1 GBP = $1.63972 Euro:1.08995

the stockmarkets not moved since the data was announced it was up 60 through the night folliwing the late Dow rally last night

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Its worth point out that low rates have not fed through to new mortgages (except for those banks who stupidly gave out long term rate trackers near the base rate) and QE in my opinion is not doing a darn thing and won't until the government reduces its borrowing so that the QE can find itself to businesses.

Government absorption of QE is a driver here. As is banking absorption. When we do ever get some positive economic data the banks will have a huge battery of cash - stored as an offset against their housing 'assets'. Once the banks perceive their toxic loans as viable, the more foolish spivs will then start dumping cash into the mortgage market left right and center.

However, this does assume that we get positive data anytime soon. The elephant in the room has had so many buns it's trunk is hanging down the stairs and its ar*e is out the window. Positive GDP relies upon people having money to spend, and the confidence to take this out into the general economy. What is everyone spending ALL their money on? Doesn't take a genius to realise its housing and the huge mortgage debts they could never really afford in the first place. You won't get spending out of these people. They'll be no holidays or big ticket items from this demographic slice for the next twenty years.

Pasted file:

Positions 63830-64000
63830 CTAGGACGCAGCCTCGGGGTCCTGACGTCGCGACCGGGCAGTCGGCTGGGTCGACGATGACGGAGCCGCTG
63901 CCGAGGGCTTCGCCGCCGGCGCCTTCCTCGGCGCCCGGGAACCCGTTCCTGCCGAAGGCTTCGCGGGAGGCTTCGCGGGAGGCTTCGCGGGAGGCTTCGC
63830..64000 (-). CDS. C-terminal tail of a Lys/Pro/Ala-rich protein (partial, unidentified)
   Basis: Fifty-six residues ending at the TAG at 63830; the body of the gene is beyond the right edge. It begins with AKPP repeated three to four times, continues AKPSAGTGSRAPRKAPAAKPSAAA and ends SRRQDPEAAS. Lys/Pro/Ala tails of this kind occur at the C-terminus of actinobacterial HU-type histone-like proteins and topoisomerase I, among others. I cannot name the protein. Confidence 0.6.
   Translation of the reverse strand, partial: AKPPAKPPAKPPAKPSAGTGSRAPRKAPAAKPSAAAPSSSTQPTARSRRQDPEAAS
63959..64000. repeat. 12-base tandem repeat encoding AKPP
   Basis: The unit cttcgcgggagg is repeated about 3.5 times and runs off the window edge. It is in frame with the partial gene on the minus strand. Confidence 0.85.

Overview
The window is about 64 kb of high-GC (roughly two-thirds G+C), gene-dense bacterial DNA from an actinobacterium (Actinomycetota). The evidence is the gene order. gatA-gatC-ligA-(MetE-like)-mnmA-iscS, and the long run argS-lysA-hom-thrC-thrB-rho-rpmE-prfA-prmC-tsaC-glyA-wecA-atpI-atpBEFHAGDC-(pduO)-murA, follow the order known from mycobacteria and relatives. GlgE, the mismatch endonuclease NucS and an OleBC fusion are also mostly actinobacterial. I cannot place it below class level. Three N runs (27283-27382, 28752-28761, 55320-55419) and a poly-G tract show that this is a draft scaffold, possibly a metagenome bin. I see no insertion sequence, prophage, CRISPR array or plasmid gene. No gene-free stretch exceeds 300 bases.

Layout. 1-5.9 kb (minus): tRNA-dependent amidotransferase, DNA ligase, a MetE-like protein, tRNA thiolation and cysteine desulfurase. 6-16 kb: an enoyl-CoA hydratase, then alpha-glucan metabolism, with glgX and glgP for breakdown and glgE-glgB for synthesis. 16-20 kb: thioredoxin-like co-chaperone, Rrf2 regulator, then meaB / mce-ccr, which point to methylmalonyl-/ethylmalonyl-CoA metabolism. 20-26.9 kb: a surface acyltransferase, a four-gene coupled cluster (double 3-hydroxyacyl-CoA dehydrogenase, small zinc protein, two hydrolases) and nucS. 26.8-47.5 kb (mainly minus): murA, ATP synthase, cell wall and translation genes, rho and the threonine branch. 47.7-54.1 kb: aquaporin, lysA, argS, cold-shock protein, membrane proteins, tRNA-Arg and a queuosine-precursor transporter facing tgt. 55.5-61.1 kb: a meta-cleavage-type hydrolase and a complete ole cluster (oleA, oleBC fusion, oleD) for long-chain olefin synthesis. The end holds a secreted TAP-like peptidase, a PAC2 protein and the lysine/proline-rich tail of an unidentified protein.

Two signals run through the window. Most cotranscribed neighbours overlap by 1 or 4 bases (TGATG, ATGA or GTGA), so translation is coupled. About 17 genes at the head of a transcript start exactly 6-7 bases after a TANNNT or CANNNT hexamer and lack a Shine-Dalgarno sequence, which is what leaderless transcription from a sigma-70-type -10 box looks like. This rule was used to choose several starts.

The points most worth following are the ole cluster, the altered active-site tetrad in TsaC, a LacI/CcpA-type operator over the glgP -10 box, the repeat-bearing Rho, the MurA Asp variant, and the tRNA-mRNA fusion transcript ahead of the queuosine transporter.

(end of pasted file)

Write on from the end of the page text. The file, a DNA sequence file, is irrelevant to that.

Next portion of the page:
Sure, there are some people with savings who are financially solvent. But, if you make them pay all of their hard-earned cash into cr*p housing, they also won't be spending in the general economy either. Until housing comes down in price people will have very limited disposable income, and economic growth will be flatlined. The second part of this poison pill is that as long as housing stays high in cost, so does commercial property (development potential etc.). So, redundant people with a bit of cash who would have started their own business cannot afford shops, office premises etc. So they simply go on the dole. We won't see any meaningful recovery in this country until the housing market re-adjusts. For that we need a change in Government which won't happen (if it happens at all) until June. If we don't get a change of Government anyone who can should pack their bags and leave. Never will the Sun's headline "Will the last person out of Britain please turn out the light?" be more appropriate than at the next election...